The launch of Virgin Media O2 Business’ national Connect More Programme follows a successful pilot with the Greater Manchester Combined Authority (GMCA), which saw volunteers from Virgin Media O2 Business work directly with the local authority to identify areas in the community to engage with – such as Wythenshawe Community Housing Group, where many of the free digital skills sessions were hosted. The pilot demonstrated the real-life impact of private sector organisations collaborating with local government to dedicate resources to uplifting public services.
“With the cost-of-living crisis deepening and Brits facing rising bills, it’s more important than ever that people can gain vital digital skills, so they can apply for better-paid jobs and increase their incomes, while boosting the UK’s economy by almost £13bn,” said Virgin Media O2’s Nicola Green.
Politicians have also been quick to latch on to the issue. Just days ago, the UK Labour Party launched a three-point plan designed to reign in what it said were expected broadband price increases and ease the cost-of-living crisis. Among these issues is a call for the reversal of changes the government made in 2019, which allowed regulated wholesale prices to rise with CPI rather than costs so that telecoms wholesalers and internet service providers don’t get to raise bills disproportionately.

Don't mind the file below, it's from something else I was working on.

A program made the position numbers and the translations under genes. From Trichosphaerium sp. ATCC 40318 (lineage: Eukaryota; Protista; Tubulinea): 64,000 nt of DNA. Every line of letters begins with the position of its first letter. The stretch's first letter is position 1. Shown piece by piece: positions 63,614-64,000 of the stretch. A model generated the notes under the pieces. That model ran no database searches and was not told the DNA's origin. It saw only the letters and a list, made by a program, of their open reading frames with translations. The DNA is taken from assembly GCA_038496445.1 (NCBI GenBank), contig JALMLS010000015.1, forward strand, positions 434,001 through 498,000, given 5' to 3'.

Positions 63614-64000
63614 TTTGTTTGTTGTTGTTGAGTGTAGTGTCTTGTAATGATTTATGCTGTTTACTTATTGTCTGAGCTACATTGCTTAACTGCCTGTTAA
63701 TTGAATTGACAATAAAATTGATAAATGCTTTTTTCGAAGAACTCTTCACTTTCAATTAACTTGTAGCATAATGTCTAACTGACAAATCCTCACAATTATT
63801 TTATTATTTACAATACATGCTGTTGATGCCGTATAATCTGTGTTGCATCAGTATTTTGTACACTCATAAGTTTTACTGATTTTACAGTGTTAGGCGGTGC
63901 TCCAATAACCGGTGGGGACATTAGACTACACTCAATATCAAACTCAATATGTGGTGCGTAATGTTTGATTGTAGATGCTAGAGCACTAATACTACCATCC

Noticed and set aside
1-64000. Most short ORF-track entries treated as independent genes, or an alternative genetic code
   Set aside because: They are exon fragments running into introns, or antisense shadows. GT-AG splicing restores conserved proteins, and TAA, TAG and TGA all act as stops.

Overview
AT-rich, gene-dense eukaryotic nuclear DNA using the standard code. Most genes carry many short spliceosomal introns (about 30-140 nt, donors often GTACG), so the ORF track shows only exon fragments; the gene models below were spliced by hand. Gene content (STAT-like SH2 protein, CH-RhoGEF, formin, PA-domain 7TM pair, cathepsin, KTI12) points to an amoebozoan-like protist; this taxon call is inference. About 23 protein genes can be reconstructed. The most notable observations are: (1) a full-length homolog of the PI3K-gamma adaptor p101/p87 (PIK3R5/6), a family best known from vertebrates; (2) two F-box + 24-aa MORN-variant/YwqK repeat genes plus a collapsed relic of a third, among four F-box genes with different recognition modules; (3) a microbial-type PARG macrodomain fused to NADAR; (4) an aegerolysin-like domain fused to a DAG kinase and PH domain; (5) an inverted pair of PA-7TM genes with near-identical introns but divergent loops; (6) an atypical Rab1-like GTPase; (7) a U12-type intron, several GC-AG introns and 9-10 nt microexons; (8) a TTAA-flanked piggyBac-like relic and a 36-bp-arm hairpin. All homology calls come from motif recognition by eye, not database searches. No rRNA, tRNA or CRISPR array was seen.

It also called for UK comms regulator Ofcom to investigate and take action to strengthen consumer protections including taking action on mid-contract price rises, early termination costs for social tariff customers, and loyalty penalties where long-term customers pay more than new customers.
Labour also called on the comms industry – including wholesalers such as Openreach – to work with Ofcom and consumer groups to develop a mandatory, well-advertised broadband social tariff for low-income families.